Yes, another year has gone by. Yes, we are still alive. YES, I know, I’ve been extraordinarily quiet. Part of that — a large part of that — is that I’ve been feeling somewhat “censored” in what I can comfortably share. A year ago we hadn’t yet noticed much difference under the new management; today that is no longer true. A year ago we were hoping to hang on until our 10-year anniversary; today we’re not sure about next month. Nor whose choice that will turn out to be. Suffice it to say that a lot has been changing around here, and that we miss all the friends we’ve known during our nine years here in Congo, especially now as the number of remaining expats is at an all-time low.
In the spirit of our annual year-in-review, here’s a photo (or three or four) from each month. It’s been a quiet year, not a lot of movement beyond our home in Bravo camp that didn’t involve two feet or two bicycle wheels, but with “Congo eyes” I can see a lot of variation in the landscape from month to month. We still get to enjoy our travel benefits, too, but each time we return from an amazing vacation, I’m grateful to find it’s still rather easy to take a lot of pride and pleasure in the littlest things. That’s probably one of the biggest lessons living here has taught me. How nice it can be to just slow down and keep things simple.
I’ve started off way too many of these posts with the words, “I can’t believe it’s been so long…” But I truly had no idea until just now that my last post was in December! Oh my goodness, what has happened to this year.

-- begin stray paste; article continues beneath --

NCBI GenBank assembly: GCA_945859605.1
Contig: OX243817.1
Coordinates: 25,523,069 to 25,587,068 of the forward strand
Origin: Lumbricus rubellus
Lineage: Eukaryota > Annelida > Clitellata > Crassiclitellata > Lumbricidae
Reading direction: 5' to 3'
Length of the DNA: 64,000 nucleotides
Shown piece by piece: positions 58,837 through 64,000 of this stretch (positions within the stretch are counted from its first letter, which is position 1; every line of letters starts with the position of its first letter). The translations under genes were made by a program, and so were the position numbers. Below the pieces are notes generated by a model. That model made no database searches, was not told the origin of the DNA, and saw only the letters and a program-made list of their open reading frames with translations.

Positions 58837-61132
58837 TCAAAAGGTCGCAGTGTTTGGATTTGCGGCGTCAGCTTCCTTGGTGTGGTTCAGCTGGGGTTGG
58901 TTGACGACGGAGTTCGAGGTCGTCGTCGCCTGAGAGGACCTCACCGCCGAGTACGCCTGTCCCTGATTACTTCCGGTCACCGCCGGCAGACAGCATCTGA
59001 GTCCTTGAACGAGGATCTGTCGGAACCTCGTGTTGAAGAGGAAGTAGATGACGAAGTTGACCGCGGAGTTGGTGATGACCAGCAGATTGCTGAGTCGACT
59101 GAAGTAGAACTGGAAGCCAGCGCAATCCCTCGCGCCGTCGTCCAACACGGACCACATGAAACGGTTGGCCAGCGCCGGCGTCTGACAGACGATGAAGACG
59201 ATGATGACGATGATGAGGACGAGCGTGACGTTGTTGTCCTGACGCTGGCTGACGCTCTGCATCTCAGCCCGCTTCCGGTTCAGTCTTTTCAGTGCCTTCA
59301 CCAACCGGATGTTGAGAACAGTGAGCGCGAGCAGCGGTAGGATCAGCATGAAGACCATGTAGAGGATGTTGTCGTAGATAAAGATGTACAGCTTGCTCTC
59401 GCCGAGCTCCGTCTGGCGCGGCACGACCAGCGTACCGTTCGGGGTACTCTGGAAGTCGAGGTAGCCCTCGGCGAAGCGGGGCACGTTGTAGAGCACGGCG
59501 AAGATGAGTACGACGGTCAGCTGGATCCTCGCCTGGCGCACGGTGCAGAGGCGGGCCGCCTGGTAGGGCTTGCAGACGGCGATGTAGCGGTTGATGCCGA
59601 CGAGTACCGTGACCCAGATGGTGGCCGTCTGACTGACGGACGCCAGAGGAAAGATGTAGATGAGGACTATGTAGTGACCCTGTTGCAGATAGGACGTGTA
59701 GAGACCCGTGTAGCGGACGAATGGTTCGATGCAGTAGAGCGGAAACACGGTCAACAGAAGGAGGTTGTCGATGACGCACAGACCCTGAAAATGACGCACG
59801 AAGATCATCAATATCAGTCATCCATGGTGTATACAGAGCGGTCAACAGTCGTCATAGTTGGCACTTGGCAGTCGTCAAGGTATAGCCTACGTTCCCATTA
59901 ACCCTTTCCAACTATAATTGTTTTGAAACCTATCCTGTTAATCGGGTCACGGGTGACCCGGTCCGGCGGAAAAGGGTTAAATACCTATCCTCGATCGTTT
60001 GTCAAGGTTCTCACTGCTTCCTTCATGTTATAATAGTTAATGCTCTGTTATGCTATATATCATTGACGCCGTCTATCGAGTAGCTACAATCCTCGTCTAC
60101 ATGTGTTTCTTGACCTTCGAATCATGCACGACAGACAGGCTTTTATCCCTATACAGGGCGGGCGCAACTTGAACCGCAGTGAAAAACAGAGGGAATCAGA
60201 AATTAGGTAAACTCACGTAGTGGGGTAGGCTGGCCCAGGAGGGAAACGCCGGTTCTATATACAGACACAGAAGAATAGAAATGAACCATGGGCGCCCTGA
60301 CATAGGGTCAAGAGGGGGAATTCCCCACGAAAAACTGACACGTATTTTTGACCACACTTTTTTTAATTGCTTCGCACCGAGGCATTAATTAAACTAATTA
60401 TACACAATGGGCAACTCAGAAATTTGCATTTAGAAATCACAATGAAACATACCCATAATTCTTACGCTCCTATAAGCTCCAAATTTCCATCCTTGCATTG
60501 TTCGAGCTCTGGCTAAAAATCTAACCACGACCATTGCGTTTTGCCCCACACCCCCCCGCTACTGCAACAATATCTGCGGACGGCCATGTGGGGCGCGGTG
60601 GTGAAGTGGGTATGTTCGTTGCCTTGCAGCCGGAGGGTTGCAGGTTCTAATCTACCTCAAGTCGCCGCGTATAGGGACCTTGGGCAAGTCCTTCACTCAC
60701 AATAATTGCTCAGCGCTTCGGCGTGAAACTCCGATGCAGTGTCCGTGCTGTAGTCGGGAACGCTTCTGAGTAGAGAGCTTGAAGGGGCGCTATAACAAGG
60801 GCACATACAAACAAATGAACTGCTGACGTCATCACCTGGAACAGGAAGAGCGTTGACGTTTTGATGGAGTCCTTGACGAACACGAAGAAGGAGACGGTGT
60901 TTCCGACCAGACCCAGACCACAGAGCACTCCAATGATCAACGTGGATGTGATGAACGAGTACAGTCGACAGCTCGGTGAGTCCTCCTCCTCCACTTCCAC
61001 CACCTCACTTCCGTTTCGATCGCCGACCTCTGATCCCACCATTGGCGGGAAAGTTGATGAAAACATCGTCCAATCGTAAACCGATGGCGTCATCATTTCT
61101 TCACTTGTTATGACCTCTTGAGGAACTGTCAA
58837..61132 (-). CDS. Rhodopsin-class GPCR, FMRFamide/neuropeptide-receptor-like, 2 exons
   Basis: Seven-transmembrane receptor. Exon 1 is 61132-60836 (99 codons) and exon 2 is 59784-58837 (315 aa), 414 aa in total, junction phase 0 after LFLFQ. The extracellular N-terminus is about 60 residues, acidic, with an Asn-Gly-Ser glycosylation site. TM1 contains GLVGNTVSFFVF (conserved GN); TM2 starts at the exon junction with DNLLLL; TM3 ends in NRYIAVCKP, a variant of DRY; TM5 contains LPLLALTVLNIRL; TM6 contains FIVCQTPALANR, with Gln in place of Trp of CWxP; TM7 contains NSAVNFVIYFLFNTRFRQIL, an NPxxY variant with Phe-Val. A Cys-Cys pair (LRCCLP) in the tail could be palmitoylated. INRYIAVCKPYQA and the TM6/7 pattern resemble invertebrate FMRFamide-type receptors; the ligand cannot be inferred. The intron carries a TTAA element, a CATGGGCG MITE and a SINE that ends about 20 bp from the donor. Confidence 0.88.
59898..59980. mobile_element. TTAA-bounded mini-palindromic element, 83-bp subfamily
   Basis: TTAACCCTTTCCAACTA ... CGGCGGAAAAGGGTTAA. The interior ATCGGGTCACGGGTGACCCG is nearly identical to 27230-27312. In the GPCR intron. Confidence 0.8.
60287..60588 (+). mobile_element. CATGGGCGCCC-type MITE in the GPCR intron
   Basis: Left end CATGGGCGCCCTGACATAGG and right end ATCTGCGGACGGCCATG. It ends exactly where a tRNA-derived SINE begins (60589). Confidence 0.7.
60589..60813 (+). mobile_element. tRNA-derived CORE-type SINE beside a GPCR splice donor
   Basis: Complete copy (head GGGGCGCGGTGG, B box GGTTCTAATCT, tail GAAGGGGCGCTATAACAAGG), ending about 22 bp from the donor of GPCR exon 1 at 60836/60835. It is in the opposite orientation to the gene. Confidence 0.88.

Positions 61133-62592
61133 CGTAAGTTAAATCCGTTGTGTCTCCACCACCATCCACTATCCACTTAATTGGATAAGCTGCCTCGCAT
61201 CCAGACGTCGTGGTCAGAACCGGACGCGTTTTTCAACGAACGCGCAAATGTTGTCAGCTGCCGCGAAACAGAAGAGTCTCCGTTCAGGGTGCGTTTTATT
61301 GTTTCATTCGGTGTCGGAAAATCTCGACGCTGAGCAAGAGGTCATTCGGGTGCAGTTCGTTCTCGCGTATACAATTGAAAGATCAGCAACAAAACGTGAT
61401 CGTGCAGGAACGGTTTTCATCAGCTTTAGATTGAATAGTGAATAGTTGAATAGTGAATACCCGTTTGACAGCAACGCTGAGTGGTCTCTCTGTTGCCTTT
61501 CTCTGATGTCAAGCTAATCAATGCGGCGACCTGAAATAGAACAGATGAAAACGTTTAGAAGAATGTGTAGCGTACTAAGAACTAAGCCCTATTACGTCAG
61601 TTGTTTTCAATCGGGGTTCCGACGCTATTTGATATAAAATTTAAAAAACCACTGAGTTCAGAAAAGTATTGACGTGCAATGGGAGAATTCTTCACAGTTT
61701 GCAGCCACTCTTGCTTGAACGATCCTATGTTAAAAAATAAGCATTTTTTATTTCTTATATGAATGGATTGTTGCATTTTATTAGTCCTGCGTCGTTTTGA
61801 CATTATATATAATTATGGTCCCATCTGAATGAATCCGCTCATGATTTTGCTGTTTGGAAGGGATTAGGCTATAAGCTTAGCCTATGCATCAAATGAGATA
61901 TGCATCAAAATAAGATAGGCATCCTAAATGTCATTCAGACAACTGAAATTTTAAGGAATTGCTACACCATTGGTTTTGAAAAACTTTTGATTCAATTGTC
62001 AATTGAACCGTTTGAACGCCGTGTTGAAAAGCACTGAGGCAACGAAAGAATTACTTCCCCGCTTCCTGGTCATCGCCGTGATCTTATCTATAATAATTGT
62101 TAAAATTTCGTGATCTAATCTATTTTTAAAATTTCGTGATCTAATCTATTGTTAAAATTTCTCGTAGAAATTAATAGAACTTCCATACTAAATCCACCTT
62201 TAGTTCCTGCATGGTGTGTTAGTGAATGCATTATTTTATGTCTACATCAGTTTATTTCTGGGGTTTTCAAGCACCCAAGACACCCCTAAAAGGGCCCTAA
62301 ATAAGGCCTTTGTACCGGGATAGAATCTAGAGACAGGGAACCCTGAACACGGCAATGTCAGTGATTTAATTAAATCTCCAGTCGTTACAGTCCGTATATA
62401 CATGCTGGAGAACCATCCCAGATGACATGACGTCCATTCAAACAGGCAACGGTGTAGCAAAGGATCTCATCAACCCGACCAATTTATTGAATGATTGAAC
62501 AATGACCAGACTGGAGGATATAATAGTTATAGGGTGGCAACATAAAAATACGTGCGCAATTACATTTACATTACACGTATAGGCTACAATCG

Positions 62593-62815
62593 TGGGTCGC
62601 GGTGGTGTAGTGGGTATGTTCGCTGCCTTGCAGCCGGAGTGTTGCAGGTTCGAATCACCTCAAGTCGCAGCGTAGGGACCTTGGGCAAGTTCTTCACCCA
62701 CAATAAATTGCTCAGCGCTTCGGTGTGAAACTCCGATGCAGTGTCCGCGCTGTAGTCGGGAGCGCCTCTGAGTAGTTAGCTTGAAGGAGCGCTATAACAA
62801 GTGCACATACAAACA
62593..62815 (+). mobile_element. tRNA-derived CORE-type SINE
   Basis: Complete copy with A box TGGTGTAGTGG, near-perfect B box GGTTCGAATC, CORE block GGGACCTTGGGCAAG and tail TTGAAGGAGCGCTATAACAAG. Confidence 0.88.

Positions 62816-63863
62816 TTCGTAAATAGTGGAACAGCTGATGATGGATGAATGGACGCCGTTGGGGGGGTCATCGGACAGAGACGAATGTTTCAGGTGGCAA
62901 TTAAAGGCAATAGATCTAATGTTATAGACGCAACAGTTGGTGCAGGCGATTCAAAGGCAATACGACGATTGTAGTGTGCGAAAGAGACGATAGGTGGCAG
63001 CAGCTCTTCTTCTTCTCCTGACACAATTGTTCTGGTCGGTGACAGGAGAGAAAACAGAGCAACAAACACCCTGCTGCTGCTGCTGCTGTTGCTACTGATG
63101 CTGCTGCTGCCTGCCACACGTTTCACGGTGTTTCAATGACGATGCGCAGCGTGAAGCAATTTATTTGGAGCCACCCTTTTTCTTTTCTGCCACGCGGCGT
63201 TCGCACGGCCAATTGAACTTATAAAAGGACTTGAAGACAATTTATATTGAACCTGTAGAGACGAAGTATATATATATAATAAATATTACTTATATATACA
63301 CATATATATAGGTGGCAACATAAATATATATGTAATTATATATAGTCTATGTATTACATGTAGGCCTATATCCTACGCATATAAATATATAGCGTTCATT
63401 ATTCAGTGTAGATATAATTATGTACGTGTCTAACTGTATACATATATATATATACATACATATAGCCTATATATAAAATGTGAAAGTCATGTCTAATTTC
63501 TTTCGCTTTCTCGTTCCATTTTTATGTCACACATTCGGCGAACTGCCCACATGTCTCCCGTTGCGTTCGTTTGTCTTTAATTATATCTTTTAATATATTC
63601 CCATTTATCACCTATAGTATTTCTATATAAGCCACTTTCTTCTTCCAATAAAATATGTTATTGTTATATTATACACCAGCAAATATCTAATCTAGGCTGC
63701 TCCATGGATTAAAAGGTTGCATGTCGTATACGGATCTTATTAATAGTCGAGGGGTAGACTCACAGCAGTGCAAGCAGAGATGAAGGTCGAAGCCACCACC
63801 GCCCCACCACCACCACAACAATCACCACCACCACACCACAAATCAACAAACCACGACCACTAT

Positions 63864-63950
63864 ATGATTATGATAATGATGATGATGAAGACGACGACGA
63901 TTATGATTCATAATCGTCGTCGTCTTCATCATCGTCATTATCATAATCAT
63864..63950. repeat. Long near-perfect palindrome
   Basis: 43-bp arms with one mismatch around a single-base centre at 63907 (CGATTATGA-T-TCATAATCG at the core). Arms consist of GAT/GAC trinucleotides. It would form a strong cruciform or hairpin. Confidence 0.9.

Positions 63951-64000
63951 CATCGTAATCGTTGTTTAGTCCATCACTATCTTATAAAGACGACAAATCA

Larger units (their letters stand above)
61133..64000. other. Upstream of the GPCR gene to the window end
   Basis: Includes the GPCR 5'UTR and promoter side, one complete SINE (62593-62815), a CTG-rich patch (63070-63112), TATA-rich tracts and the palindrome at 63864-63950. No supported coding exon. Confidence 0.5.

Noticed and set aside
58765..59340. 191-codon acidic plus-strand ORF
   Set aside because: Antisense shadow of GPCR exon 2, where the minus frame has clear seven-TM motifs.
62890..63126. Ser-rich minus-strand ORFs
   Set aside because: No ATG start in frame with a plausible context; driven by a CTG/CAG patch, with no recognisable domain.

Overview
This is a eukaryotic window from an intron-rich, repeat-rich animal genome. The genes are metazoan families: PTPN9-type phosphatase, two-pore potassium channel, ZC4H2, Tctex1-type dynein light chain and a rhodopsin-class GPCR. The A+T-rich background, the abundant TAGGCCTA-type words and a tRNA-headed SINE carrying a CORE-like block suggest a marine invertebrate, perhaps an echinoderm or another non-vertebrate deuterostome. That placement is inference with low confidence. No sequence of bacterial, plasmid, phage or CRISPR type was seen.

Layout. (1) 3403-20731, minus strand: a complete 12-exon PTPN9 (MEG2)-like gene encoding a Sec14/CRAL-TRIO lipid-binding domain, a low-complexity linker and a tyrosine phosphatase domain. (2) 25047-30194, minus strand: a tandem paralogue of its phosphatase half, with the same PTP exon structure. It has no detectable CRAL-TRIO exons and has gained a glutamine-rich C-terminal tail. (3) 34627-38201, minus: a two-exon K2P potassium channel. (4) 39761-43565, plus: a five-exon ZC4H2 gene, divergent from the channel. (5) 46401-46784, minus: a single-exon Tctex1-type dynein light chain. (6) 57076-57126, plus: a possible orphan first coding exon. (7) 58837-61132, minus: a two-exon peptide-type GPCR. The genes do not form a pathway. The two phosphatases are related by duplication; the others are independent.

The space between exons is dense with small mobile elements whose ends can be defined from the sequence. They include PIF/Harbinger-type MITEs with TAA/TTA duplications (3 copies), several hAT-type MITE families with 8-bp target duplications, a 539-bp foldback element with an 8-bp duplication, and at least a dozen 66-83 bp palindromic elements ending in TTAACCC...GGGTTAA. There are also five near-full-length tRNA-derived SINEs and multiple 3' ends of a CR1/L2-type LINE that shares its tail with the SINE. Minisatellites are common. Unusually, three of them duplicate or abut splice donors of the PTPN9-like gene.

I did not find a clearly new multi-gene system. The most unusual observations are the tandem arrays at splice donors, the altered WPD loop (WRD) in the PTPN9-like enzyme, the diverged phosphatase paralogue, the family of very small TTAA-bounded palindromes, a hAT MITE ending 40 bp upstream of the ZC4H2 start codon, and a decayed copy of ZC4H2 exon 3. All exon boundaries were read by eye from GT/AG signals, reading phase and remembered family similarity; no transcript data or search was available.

Turns out, both nothing and everything has happened.
How on earth is it September again already? Last I looked it was March.
September 1st seven years ago we began our little adventure over here in the Democratic Republic of the Congo. At the time, we thought we might stay a year or two. I remember telling a friend we might even be back within six months, because the company’s contract was currently being renegotiated with the government and nobody could predict how that was going to turn out. Signs weren’t altogether positive as there had been a little skirmish nearby and the spouses had been evacuated while we were packing up our things in Tucson, delaying our departure by a couple of days.
That event passed, the spouses came back just in time to welcome a new one, and seven years later — one signed contract, a couple more evacuations, one global ebola scare (plus lots of local ones that no one abroad ever hears of), seven rainy seasons, zero cases of cholera/yellow fever/typhoid/malaria between us (but numerous giardia flare-ups, two entirely self-inflicted salmonella incidents and one self-diagnosed case of trichinosis), one cancelled presidential election, and one major change in company ownership later — here we still are. It turns out, we’ve not once regretted it. Giardia included.
Written Monday, January 19
Baby Djeni turned a year old this Saturday. Viviane was hoping she’d start walking sooner than her older brother did, which was a week before his first birthday, just to show how Girls Rule. She’s not walking yet, but she is beating him in another way. She’s talking earlier and much more than he did. (Kind of sums up the difference between girls and boys, doesn’t it?) She chants and sings whenever her mother asks her to, and in perfect pitch with her. I think she’s going to be a lovely little songstress.
Djeni at my house just days before turning one. Could she possibly be any cuter? I’m totally changing my name to match hers.
Happy 6th Birthday to sweet munchkins Isabela & Sofia, Happy Labor Day to all, and happy 4th anniversary to Adventures in Congo!
At each annual milestone since moving here, we ask ourselves how much longer we think we’ll stay. Our parents and long-term cat sitter ask us this even more often. Our answer has always been, and still is, “Who knows?” Continue reading